Wall Street was beyond unhappy with the surging Beyond Meat (BYND) on its earnings day Monday evening — but perhaps they should re-read the earnings call transcript.
Beyond Meat’s stock — up about 800% from its wildly successful May IPO — cratered 12% in early trading Tuesday as investors fretted about a surprise new share offering. The alternative meat-maker announced that it would be selling an additional 3.25 million shares of common stock just moments after its earnings hit the newswires.
Three million of these shares are held by current stockholders, and 250,000 shares will be newly issued and are set to trade on August 1. This move allows current shareholders to cash out ahead of the typical lock-up period expiration date. Beyond Meat founder Ethan Brown does plan to unload a small amount of shares.
Optically not a good look here for a company that has enjoyed one hell of a response to being a public company to say insiders will be selling. In the market’s eyes, the read is that insiders don’t see much more short-term upside in the stock. The harsh market response should serve as a learning lesson for the Beyond Meat’s executive team that in public market world, when big material news is coming, it’s often best to give a little guidance on it.
Overall, Q2 was strong
Nevertheless, from a pure fundamental perspective Beyond Meat delivered on a host of fronts in the second quarter. One can easily argue that the company gave investors more than enough arsenal to stay optimistic longer term on the stock, even at its ultra-hot valuation levels.
“We continue to see Beyond Meat as a beat-and-raise story, one for which — at least in the near-term — fundamental momentum may matter more than valuation,” wrote JPMorgan analyst Ken Goldman in a note to clients. “With (a) short interest still hovering around 50% of the float at last measure (well above the group average of 6.8%), (b) Nielsen data getting better every week recently, and (c) 3Q likely to impress, we still view being negative on the stock as a risky proposition right now.”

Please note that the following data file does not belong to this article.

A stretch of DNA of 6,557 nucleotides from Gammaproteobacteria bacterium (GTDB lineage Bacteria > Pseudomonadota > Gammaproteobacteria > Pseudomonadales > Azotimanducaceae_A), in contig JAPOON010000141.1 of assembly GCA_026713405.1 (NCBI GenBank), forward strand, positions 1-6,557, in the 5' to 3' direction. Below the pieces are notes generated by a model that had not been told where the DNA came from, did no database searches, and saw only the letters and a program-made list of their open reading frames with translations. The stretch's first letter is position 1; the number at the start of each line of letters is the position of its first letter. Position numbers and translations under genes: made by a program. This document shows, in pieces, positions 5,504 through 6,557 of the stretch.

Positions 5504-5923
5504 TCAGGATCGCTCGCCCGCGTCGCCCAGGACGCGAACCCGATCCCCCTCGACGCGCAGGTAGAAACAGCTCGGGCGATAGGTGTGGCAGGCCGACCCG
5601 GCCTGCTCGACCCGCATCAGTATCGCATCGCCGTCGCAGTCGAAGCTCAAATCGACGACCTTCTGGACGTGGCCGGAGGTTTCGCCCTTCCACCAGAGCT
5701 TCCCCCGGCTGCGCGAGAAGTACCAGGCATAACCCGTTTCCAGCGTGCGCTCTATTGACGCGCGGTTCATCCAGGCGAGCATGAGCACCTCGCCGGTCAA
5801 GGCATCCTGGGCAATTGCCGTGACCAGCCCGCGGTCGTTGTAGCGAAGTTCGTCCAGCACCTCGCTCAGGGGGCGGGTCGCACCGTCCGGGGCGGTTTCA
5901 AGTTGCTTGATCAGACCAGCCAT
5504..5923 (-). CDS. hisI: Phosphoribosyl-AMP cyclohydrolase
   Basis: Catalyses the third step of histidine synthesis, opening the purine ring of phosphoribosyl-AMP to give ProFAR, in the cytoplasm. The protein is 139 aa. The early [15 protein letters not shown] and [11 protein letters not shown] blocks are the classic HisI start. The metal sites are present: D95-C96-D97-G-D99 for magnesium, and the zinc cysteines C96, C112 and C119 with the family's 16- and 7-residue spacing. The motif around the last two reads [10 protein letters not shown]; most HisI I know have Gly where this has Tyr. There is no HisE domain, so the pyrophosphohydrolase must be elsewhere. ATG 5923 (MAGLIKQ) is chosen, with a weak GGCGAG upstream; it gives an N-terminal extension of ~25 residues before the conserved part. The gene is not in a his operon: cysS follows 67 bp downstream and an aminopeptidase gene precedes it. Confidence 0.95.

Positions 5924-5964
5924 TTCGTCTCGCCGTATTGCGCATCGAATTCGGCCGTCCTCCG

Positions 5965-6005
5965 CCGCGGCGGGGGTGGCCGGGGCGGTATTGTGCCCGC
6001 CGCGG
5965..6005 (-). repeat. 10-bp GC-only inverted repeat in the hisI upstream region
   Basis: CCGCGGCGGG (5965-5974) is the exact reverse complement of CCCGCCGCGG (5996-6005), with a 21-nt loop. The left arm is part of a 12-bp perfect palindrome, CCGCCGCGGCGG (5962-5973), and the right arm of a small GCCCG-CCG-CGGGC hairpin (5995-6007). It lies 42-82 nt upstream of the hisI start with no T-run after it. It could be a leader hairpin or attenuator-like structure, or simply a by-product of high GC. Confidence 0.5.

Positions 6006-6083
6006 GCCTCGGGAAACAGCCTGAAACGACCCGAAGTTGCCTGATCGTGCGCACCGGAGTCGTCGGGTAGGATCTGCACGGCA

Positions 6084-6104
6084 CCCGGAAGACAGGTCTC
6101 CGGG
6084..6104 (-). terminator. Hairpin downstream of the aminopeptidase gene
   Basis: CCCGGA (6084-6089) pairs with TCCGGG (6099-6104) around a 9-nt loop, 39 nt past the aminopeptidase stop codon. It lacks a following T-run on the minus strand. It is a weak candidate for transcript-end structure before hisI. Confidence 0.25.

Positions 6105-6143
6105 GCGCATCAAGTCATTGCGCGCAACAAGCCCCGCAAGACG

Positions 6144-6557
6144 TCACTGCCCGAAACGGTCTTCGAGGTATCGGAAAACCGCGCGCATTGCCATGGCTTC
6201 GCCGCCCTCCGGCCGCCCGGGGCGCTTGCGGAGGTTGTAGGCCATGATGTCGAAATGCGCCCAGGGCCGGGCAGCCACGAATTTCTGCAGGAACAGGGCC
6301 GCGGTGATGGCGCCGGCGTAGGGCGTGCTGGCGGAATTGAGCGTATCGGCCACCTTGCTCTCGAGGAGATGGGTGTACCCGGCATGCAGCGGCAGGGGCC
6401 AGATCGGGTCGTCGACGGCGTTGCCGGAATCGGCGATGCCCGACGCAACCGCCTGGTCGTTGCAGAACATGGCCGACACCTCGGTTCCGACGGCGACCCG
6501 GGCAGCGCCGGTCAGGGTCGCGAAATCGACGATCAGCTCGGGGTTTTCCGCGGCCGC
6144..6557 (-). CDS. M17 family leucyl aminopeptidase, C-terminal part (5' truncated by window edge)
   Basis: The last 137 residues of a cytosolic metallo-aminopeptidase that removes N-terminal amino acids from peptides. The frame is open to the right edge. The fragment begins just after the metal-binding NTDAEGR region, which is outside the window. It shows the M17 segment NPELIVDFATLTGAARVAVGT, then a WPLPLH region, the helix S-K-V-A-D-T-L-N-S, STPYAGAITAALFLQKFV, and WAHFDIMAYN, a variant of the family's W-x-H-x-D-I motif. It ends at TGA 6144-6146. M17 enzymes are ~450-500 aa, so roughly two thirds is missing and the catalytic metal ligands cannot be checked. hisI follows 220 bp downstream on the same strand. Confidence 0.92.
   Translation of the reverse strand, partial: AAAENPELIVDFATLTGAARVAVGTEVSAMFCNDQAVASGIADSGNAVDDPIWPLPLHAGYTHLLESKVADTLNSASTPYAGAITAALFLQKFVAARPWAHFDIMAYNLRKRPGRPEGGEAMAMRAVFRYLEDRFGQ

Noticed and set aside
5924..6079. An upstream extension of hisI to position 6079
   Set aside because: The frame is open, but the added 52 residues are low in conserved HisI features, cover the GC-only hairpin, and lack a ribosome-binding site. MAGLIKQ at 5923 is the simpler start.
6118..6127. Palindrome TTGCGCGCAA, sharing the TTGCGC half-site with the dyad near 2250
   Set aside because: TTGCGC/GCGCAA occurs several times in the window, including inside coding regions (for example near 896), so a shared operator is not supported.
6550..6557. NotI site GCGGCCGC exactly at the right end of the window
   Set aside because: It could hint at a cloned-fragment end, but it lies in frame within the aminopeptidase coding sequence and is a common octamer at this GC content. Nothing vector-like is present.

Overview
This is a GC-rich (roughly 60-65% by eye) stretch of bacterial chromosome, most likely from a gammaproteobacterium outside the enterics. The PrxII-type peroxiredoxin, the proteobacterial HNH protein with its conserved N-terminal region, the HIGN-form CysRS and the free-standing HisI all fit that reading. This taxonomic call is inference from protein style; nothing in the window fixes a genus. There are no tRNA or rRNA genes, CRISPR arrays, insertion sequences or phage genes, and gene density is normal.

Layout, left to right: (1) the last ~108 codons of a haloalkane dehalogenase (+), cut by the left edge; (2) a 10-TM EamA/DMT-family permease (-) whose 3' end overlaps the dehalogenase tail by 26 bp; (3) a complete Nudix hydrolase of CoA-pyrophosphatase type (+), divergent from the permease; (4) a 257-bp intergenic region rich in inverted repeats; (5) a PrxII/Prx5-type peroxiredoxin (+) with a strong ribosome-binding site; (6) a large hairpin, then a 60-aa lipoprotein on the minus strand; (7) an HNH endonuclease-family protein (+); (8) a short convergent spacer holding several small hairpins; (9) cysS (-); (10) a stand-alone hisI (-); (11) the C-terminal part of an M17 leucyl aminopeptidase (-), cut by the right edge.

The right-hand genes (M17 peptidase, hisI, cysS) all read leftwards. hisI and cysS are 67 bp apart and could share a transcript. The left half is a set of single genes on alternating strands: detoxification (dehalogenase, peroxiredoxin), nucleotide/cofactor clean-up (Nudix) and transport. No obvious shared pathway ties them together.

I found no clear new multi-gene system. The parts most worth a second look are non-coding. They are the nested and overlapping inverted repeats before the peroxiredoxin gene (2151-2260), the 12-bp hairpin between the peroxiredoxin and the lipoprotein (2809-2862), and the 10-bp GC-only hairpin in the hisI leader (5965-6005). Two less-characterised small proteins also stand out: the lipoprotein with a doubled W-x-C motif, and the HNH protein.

Here are several upbeat things Yahoo Finance spotted from Beyond’s quarter.
Beyond Meat delivered adjusted EBITDA (earnings before interest, taxes, depreciation and amortization) of $6.9 million versus a loss of $5.6 million a year ago powered by a 287% surge in sales. This marked the first time Beyond Meat was profitable on an adjusted EBITDA basis, underscoring progress by the company on winning new business with restaurants and more shelf space in big box retailers such as Target.
Beyond Meat raised its full-year adjusted EBITDA outlook, now seeing profitability from breakeven previously.
The odds and ends of the earnings call
Earnings calls are always tricky to navigate for investors — often filled with a lot of corporate jargon and BS. But two earnings calls in, Beyond Meat has shown it can run a successful earnings call by keeping language straightforward and sharing deep insight into the business.
Several developments from the call:
Brown called out Beyond Meat now having 53,000 points of distribution worldwide, up materially from 30,000 in May. That’s among the clearest signs yet the company’s product is strongly in demand and it has enough manufacturing capabilities to service more customers.
Beyond Burger sales — the largest and most important business for the company — surged 177% for the three months ended June 19.
Brown reiterated Beyond Meat’s long-term gross profit margin guidance of mid- to high- 30%. Gross profit margins were 33.8% in the second quarter — it’s likely Brown is being conservative here on the guidance.
Beyond Meat is proving itself to be a conservative guidance provider — that much is clear two quarters into public company life. Brown said on the call the guidance does not take into account big recent distribution wins with Dunkin’ Brands and Tim Horton’s. But due to what looks to be a solid response to products released in test markets, a wider rollout for each fast-food chain is likely — and so is another guidance raise from the company this year.
Yahoo Finance’s Heidi Chung contributed to this story.